THROUGH A PRIVATE EYE DARKLY

October 4, 2001

By Bob Stevens

Q&A

Question: Dear Bob, What are the logistics, legal and otherwise to starting up a private investigations firm?
Kris Schroder

Bob:
Dear Kris,

Iím not a lawyer, so Iím not qualified to give legal advice about starting up a business or anything else. If you plan to start a business in California, I suggest you check out the information available at http://www.calgold.ca.gov/. If youíre not in California, check your stateís government sites to see if they have something similar.

I can tell you that in most states youíll need at a minimum a private investigators license. That generally requires a certain amount of experience working as an investigator for another PI, a law enforcement agency, lawyer, insurance company, etc., a clean record, and possibly passage of a test. Last I heard, forty states required licensing and twenty-three administered an exam. A word of caution about getting that license if youíre not sure you want to be self-employed. If you plan to seek employment as an investigator, you may find that some potential employers wonít hire you once youíre licensed for fear that youíll rip off their clients when you start your own agency.

The first thing to consider is whether or not you want to actually make any money in your PI business. If so, in addition to having all the necessary licenses, permits, etc., youíll need a business plan, budget projections, marketing plan and enough cash to live on for a year or so, as well as the financing to set up the business and get it operating. Youíd best have some clients lined up in advance, and should probably get errors and omissions insurance. Some jurisdictions require insurance, and many corporate clients, like banks and insurance companies, wonít use you if you donít have it. You might even want to conduct a little research to select a good office location and consider hiring some employees.

Since my own experience might be better classified as a quest for adventure than a business, I donít know anything about any of that stuff, but I have several successful investigator friends who tell me itís worked for them.

The first time I started my own agency, I got my private investigators license and firearms permit, then rented a private post box and hired an answering service and I was in business. I didnít have any clients, so I stayed up until all hours typing up mailers (this was before computers), and sending them to all the attorneys in the phone book. I soon learned that the only lawyers who respond to unsolicited flyers are the ones who need to hire a new investigator for every assignment because they donít pay them.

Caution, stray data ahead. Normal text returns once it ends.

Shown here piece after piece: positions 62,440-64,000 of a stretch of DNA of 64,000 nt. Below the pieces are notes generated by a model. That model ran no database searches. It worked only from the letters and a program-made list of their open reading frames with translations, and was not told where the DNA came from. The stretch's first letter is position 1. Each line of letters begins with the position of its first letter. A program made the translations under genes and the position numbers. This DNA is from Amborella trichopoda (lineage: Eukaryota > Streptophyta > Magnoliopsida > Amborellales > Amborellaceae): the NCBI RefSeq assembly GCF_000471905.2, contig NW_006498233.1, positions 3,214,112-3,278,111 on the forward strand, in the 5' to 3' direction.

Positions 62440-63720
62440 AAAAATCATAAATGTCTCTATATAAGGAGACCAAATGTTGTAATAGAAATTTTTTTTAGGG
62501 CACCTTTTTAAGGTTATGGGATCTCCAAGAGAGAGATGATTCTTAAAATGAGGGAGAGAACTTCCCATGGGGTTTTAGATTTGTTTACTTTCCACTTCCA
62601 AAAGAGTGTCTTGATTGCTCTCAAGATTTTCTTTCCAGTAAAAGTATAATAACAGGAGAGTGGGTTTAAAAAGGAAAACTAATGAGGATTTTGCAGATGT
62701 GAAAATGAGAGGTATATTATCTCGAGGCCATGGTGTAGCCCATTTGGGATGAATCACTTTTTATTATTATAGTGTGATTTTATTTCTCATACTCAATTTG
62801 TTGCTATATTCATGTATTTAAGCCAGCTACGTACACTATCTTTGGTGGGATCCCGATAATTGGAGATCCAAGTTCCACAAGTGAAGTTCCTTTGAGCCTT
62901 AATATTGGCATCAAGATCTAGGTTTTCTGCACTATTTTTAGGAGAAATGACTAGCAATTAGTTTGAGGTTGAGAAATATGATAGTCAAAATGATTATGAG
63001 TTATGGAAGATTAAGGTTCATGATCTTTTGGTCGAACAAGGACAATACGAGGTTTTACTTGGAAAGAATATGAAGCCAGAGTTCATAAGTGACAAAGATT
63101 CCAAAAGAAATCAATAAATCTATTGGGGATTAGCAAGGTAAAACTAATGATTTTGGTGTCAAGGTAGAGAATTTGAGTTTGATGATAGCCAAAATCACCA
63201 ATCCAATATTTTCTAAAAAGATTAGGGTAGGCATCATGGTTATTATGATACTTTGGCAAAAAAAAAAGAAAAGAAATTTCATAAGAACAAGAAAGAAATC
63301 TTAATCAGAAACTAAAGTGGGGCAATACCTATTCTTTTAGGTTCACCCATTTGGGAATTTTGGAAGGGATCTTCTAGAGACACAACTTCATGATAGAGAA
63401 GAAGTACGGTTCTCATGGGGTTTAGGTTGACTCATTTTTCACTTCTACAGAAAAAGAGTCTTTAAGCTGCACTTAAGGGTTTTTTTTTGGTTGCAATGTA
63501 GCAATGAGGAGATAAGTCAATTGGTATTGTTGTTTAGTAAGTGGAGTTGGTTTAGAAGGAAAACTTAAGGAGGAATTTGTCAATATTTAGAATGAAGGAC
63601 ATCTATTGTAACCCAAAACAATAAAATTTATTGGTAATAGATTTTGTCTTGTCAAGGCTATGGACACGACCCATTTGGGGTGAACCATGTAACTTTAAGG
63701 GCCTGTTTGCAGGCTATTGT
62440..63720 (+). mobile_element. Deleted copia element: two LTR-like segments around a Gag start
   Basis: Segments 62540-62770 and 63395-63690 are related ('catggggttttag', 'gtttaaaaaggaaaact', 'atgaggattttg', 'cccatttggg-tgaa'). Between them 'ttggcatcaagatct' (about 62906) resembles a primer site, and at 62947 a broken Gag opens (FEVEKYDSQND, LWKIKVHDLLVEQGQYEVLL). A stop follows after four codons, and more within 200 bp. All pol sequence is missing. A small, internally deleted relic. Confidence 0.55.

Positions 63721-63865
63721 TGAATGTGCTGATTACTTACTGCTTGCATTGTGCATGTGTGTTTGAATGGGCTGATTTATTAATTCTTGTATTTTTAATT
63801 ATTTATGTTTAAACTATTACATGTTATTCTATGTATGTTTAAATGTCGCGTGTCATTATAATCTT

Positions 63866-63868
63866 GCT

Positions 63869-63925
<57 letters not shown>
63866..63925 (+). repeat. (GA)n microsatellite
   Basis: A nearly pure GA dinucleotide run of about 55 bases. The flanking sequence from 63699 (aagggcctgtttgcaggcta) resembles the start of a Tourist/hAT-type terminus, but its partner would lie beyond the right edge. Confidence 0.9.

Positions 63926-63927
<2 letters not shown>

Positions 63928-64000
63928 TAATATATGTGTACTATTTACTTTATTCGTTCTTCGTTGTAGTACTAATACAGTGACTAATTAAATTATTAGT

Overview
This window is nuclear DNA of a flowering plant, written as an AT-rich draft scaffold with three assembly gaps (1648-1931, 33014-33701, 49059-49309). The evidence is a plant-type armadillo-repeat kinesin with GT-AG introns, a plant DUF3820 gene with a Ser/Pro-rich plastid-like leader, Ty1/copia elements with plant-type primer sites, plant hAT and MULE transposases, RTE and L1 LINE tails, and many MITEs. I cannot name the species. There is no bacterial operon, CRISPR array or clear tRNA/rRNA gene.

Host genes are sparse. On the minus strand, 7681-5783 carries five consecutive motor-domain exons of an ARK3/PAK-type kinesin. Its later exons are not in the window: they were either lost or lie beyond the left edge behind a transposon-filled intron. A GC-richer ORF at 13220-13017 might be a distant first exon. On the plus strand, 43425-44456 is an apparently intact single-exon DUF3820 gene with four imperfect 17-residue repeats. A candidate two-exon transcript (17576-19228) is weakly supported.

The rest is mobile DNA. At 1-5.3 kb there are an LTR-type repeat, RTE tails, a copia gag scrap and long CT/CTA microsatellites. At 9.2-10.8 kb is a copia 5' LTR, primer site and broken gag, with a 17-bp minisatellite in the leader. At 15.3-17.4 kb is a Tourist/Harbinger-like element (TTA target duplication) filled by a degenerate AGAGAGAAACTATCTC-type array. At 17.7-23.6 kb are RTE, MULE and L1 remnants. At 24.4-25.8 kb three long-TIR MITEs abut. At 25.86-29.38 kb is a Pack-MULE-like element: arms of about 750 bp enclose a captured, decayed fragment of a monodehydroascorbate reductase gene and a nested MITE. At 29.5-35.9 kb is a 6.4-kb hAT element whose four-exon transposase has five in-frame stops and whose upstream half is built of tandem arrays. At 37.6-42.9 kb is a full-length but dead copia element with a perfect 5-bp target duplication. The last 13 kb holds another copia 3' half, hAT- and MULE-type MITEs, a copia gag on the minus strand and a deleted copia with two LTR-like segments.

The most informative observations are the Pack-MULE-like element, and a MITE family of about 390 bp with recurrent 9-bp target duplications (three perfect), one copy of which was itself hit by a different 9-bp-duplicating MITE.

I did know one investigator who told me he had great success with mailers. His were sloppily written, full of spelling mistakes and grammatical errors. When I offered to edit them, he told me the secret of this success was that secretaries passed his flyers around their offices and posted them on bulletin boards in break rooms just for laughs because they were so badly written. But the next time their bosses told them to hire an investigator, they remembered his name.

I was saved from starvation by my sister, a legal secretary, who introduced me to all the lawyers she knew. A couple of them gave me assignments. The first two were murder cases. Iíd spent years telling people that real private eyes didnít investigate murders, and my first two cases proved me wrong. Some of my friends also kept me in business by sending me their overflow -- for a twenty- percent kickback, of course.

I soon discovered that trying to operate a detective agency out of oneís home can be difficult, especially with a couple of kids. Somehow, the wife and little ones couldnít seem to grasp that just because Daddy was home all day didnít mean he was available for babysitting, shopping and other domestic chores. There was also the possibility that I might place my loved ones in danger, since I seemed to be pissing off a lot of people.

I found a cheap office beneath a staircase, situated between a nurseís registry and a place that sold mail order law degrees and ordinations. A client who needed some work experience following her divorce volunteered her secretarial expertise, and a bartender friend needed a little part-time off-the-books income, so I even had a staff. (I did warn you that Iím not giving legal advice, didnít I?)

During the course of the next couple of years, I was beaten up, stabbed, shot at, cheated and robbed -- and that was just by my clients and employees. I also wound up divorced and drinking way too much. I did have some adventures though, and managed to parlay that operation into a good job with an insurance-type company, complete with expense account and company car. My ever-loyal secretary/office manager even found herself an actual paying position with a larger agency.

And we lived happily ever after.

Someday Iíll tell you about the second time I went into business for myself.